Originally created 07/25/99

College savings plan has some drawbacks

DALLAS -- Can taking out an insurance policy help the average family save for college? Don't bet your (variable) life on it.

More and more, variable life insurance is touted as a great new vehicle to help meet college costs -- it's a savings tool, includes tax-deferred investment options and allows for tax-free loans.

But it's not for everyone. It can be pricey, has limited tax benefits for low- or average-income families and helps only those with young children. Besides, many financial advisers say there are other ways to save for college.

"Recommending variable life to the masses of people is a wrong thing to do," said Raymond D. Loewe, president of College Money, a Marlton, N.J., firm that specializes in college planning. "If you're in a high tax bracket, though, it's a magnificent tool."

Mr. Loewe brought up the use of variable universal life for financing college during the July annual convention of the Institute of Certified Financial Planners in Dallas. A few financial advisers attending a session he ran on crisis college planning said they saw the use of variable life as a growing trend among clients who don't qualify for financial aid because their incomes are too high.

"It's certainly on the upswing," said David D. Hollands, a certified financial planner from Plano, Texas, who recommends it to certain clients above the 28 percent tax bracket. "This is for people who have no real expectations of getting financial aid."

With a variable life contract, you get the same guaranteed death benefit as with whole life, except the policy's cash value can be invested in tax-deferred stock, bond or money market portfolios. Policyholders can shift investments from one portfolio to another tax-free, and they pay a fixed annual premium just as they would with whole life.

Life-insurance cash value isn't used when calculating college aid, which is a plus for all college planning regardless of income.

But perhaps the biggest advantage of variable life, according to Mr. Loewe, is that you can borrow on the cash value, generally at low rates of interest and without being taxed.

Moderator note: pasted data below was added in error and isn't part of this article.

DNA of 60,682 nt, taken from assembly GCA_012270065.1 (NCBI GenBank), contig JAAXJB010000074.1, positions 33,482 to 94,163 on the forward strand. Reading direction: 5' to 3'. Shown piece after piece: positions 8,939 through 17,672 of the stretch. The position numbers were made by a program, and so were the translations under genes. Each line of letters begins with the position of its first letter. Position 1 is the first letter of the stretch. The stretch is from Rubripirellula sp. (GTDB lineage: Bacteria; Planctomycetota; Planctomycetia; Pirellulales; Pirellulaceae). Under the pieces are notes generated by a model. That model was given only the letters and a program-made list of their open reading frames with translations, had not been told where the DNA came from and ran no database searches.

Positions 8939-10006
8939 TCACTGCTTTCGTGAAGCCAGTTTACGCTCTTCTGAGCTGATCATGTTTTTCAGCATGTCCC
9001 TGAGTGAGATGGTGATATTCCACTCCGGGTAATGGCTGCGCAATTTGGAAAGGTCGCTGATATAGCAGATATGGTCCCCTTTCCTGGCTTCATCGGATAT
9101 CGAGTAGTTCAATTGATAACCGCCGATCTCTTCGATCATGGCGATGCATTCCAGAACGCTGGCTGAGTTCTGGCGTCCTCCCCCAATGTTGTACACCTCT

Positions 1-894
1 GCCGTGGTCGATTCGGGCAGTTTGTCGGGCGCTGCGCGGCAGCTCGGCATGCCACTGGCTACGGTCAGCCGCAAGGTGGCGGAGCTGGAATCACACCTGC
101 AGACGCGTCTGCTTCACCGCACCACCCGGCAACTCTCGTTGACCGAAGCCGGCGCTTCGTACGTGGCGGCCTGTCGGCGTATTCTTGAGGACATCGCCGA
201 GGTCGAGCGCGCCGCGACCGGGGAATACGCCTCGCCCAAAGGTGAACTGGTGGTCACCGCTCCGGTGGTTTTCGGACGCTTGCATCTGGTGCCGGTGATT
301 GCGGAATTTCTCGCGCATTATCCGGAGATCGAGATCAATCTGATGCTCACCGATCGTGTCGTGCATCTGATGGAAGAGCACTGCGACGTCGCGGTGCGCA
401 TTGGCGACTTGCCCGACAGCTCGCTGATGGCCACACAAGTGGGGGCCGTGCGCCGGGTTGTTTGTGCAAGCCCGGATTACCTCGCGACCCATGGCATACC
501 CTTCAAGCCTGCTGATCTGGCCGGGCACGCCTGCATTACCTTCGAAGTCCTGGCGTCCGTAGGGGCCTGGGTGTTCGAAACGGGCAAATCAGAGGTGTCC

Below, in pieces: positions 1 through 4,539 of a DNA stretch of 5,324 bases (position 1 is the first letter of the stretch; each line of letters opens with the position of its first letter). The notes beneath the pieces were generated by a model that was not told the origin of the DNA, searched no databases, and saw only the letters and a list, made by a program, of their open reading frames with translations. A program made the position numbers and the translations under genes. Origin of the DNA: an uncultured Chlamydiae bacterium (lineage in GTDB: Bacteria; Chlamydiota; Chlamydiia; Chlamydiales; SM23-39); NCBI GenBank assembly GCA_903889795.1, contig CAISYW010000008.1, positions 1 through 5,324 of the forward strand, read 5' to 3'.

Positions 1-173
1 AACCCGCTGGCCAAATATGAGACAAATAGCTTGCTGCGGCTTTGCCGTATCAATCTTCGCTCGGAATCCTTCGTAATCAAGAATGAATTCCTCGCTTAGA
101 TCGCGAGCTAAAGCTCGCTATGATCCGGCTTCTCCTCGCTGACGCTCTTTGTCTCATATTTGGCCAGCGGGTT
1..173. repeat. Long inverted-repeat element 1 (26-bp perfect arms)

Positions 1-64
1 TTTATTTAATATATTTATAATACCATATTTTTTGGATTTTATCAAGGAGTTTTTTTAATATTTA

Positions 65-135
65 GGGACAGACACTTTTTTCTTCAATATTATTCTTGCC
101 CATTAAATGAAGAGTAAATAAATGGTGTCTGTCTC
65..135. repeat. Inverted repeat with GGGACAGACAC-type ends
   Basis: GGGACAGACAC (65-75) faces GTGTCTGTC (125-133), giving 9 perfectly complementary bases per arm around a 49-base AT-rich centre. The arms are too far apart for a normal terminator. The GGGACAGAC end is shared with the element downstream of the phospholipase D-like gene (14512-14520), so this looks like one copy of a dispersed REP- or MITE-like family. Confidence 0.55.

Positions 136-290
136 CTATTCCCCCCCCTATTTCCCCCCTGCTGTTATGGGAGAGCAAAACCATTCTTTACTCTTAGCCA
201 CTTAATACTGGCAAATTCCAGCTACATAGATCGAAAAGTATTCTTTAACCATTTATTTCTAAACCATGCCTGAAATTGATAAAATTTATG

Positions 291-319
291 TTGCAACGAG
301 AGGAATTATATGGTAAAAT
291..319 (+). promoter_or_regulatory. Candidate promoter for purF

So, when a tuition payment comes due, you can take money out of the policy without being socked with taxes. Of course, you lessen the payout upon death. For instance, if you borrowed $20,000 on a $100,000 policy, you'd have $80,000 left.

But as Mr. Loewe noted, policyholders are aware of that and are buying variable life mainly for college savings.

Still, there are drawbacks to using variable life for college planning.

For one thing, policies can be expensive. Premiums can be high, depending on how the contract is fashioned, and the policies often are loaded with hefty sales commissions and management fees that can erode earnings.

Most variable life policies have penalties if policyholders withdraw money during the first 10 years, which is why financial advisers recommend against families with older children using them.

"If your children are under 8, that's the optimum age," said Mr. Hollands.

Errold F. Moody, a financial planner from San Leandro, Calif., who runs a consumer Internet site (www.efmoody.com), says no one should use them for college planning.

"It's life insurance you're buying. If you don't need life insurance, don't buy the stuff," he said.

Mr. Moody said most individuals who need life insurance should purchase a term life policy -- which has no saving or investment feature, just a payout upon death -- and invest the rest on their own.

He prefers index funds for families with young children, such as ones modeled on Standard & Poor's 500-stock index. Index funds in the big-stock sector of the market consistently have achieved better results than most managed funds in recent years.

All the gains, when gifted to the child later on, will be taxed on long-term capital rates, he said.

He suggested other tax-sheltered options: an Education Individual Retirement Account, where the proceeds aren't taxed, though contributions are limited to $500 per child per year; a regular IRA, which allows for distributions for college tuition; and the Hope Scholarship credit, a $1,500 credit available for tuition and fees for the first two years of college.

Mr. Moody said variable life primarily is advantageous for insurance agents who stand to reap high commissions.

"They could put their kids through school," he said.


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